Eels

Eels The Cautionary Tales of Mark Oliver Everett

All of Eels’ last four albums have been given something of a ‘return to
form’ tag; the subtextual inference being, of course, that form has been
lost.

Mark Oliver Everett has moulded his own idiosyncratic sonic template
and you can spot an Eels song structure a mile-off: the piano ballad,
the string-aided

acoustic strum and the grizzly flat-out guitar rocker have long been staples but as Eels near the 20-year mark of existence,


moments of true, varied, sonic experimentation found on earlier work (such as ‘Electro-Shock Blues’) seem a distant, foggy memory.

That said, Eels’ latest could indeed be a ‘return to form’ in a more rudimentary sense.

It’s E’s most stylistically consistent in years; a largely acoustic, plaintive album laced with tip-tap country shuffles and pouryour-heart-out-propping-up-the-bar reflective lyrical melancholy.

It’s a stripped-back, stark record – standout ‘Dead Reckoning’ even possesses an icy, bleak organ gloom akin to Nico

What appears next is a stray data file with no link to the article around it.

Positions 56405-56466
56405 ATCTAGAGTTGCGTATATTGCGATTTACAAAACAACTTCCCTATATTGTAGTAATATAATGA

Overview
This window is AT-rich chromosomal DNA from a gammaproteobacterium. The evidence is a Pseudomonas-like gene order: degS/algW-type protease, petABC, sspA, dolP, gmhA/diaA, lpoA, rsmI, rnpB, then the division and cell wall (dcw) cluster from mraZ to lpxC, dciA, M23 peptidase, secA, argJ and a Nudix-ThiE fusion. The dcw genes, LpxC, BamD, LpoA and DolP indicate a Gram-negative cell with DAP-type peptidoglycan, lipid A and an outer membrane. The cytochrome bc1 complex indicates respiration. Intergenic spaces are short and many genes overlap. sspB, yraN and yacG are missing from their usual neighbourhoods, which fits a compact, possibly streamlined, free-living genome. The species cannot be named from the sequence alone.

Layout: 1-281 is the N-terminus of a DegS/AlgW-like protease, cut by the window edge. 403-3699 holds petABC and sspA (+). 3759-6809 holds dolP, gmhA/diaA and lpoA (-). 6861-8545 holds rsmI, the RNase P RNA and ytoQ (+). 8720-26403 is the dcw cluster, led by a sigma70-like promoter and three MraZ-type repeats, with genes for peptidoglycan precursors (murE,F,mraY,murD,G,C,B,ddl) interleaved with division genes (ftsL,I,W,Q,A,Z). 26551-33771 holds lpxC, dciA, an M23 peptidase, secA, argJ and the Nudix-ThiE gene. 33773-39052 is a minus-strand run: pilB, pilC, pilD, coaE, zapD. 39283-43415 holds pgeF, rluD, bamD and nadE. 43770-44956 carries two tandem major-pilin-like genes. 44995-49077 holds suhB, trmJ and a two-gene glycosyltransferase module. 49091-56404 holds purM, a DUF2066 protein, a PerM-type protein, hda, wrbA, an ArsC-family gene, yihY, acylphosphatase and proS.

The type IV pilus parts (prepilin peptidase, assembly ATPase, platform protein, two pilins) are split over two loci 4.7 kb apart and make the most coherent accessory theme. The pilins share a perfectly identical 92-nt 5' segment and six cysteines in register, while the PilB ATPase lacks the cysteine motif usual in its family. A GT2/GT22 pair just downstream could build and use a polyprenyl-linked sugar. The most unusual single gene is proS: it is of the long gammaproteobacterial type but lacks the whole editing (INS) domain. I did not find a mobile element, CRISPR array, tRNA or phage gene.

but the xylophone tinkles and the familiar chord progressions soon return.

Before embarking on ‘Spiderland’, this time with producer Brian Paulson,
Slint would record a two-song E.P,

again with Albini as someone pulled out of a booked studio session last minute, but this was not released until

Did this irk Albini, who was/is a big fan of the band, not to be asked back? “I did think about that when we were recording it, but we had already
chosen Brian Paulson,” says Pajo.

“I think Jesus Lizard were recording ‘Goat’ almost at exactly the same time
as ‘Spiderland’ and they all showed up at the studio to see if we wanted to get dinner with them and I remember Steve walking around

checking out the microphone placement and the studio and I got the feeling back then that he was a little bit pissed off at us, and we didn’t go to dinner with them because we were busy!

But it wasn’t out of any lack of respect for Steve’s abilities or anything, we just wanted to work with someone else.

Brian Paulson had done the Bastro record and Brian [McMahan] really liked some of the sounds he was getting for that.

So, yeah I did get the impression Steve was off with us but we did record the 10” with him.”

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